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Connor Stalions Implicated In Latest Alleged Scheme Carried Out By Jim Harbaugh

Jim Harbaugh coaching
Gregory Shamus/Getty Images

Beware! There is skulduggery afoot in the Wolverine State. After serving a three-game suspension at the start of the season for some light alleged recruiting violations and some sauciness about whether he knowingly lied to NCAA investigators, University of Michigan football coach Jim Harbaugh is facing additional accusations of rule-breaking. According to ESPN, Michigan is under investigation by the NCAA for violating their policy against scouting future opponents in person. An ESPN source claimed that Harbaugh's program used an "elaborate" scouting system with the intent of stealing their enemies' signals. In-person scouting at games has been banned by the NCAA since 1994 in an attempt to even the playing field among programs with disparate resources, and recording opposing signals is also a big Donny Don't.

Harbaugh has denied any knowledge of such a scheme, but according to ESPN, a Michigan football analyst sits at the center of the NCAA investigation: the one, the only, the notorious Connor Stalions. I'm sure Stalions's name is already known far and wide, but just to recap, Connor Stalions is a former Marine captain who left that business to commit full-time to the much more vicious and demanding world of college football in 2022. On a search-engine archived version of his LinkedIn, he writes, "Having identified the glaringly identical similarities between a football program and the Marine Corps, I focus on using my experience to employ Marine Corps philosophies and tactics into the sport of football regarding strategies in staffing, recruiting, scouting, intelligence, planning and more."

What that allegedly meant in practice was eating a lot of tape. According to an ESPN source, "it was known in the building that [Connor Stalions] spent much of his time deciphering opponents' signals, often watching television copies of opponents' games." The article quotes a source saying, simply, "[Connor Stalions] had one role." For this reason, the NCAA in the process of trying to get Connor Stalions's computer, which might just hold the key that unlocks Harbaugh's vast criminal empire.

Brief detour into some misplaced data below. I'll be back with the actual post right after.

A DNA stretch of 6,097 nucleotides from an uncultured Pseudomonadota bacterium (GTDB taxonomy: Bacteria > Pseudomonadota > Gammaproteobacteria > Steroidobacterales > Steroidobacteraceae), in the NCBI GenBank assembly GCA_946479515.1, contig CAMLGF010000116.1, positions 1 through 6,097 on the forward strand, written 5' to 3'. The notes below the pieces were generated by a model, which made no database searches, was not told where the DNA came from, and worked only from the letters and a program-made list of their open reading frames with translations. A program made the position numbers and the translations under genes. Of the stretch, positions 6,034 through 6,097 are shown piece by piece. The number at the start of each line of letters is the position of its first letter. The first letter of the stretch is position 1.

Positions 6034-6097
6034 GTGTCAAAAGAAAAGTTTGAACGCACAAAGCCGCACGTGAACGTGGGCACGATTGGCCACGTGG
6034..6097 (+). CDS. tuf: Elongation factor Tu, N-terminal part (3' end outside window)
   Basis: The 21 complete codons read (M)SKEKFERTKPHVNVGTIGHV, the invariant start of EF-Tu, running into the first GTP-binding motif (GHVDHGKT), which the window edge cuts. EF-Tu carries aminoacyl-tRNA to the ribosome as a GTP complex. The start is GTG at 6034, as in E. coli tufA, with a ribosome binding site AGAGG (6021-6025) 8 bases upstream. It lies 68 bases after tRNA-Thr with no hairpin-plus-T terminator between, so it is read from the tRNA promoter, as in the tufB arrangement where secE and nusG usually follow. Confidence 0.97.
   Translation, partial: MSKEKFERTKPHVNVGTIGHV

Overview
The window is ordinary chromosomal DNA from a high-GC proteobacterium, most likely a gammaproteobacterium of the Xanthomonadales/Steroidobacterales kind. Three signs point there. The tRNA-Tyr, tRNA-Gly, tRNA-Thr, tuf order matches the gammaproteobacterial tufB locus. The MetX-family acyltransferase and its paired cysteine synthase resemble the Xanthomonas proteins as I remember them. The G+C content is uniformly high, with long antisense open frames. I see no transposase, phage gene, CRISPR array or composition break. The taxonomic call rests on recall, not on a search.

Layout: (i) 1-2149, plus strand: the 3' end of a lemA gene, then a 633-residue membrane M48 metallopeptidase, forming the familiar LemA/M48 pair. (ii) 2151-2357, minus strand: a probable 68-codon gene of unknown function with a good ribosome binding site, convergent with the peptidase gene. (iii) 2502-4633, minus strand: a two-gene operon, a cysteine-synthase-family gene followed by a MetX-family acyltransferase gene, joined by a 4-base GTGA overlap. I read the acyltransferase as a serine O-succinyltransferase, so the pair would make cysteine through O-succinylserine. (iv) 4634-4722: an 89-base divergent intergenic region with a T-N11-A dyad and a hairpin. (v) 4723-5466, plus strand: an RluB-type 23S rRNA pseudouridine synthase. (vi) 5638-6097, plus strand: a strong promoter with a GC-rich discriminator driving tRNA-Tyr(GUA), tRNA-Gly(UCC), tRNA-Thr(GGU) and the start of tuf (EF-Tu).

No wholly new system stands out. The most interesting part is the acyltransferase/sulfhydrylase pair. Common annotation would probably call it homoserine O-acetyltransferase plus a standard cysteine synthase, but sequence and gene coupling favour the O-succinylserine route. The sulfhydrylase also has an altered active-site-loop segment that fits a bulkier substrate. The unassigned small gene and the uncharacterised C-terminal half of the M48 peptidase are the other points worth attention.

This is a funny time for the sign-stealing charges to pop up, because in addition to gigantic clashes next month against Penn State and Ohio State, Harbaugh and his Wolverines are set to play their in-state rivals in East Lansing on Saturday. The Athletic's Brendan Quinn reported that, upon being informed of the sign-stealing accusations, "Michigan State [0-3 in conference play] initially warned the Big Ten it might consider not playing Saturday’s game out of concern for the health and safety for its players." The game appears to be going forward as planned, though another recent Athletic piece noted that the State News has called off its annual touch football game tradition against the Michigan Daily.

If Michigan did in fact break the rules, they shouldn't escape tangible punishment. But one thing that's for certain from this mostly hazy news is that their football team's triumphs are now undercut by questions about Harbaugh's integrity, and both future opponents and past losers can take shots or make excuses on the basis of the Wolverines' alleged cheating. Already among Harbaugh's adversaries in the ESPN piece is a Big Ten source who says "This is worse than both the Astros and the Patriots."

I have reason to believe that the pearl-clutching histrionics around the Big Ten East are only going to intensify for as long as Crooked Jim keeps winning. How do I know that? Well, maybe I'm stealing their signals, too.

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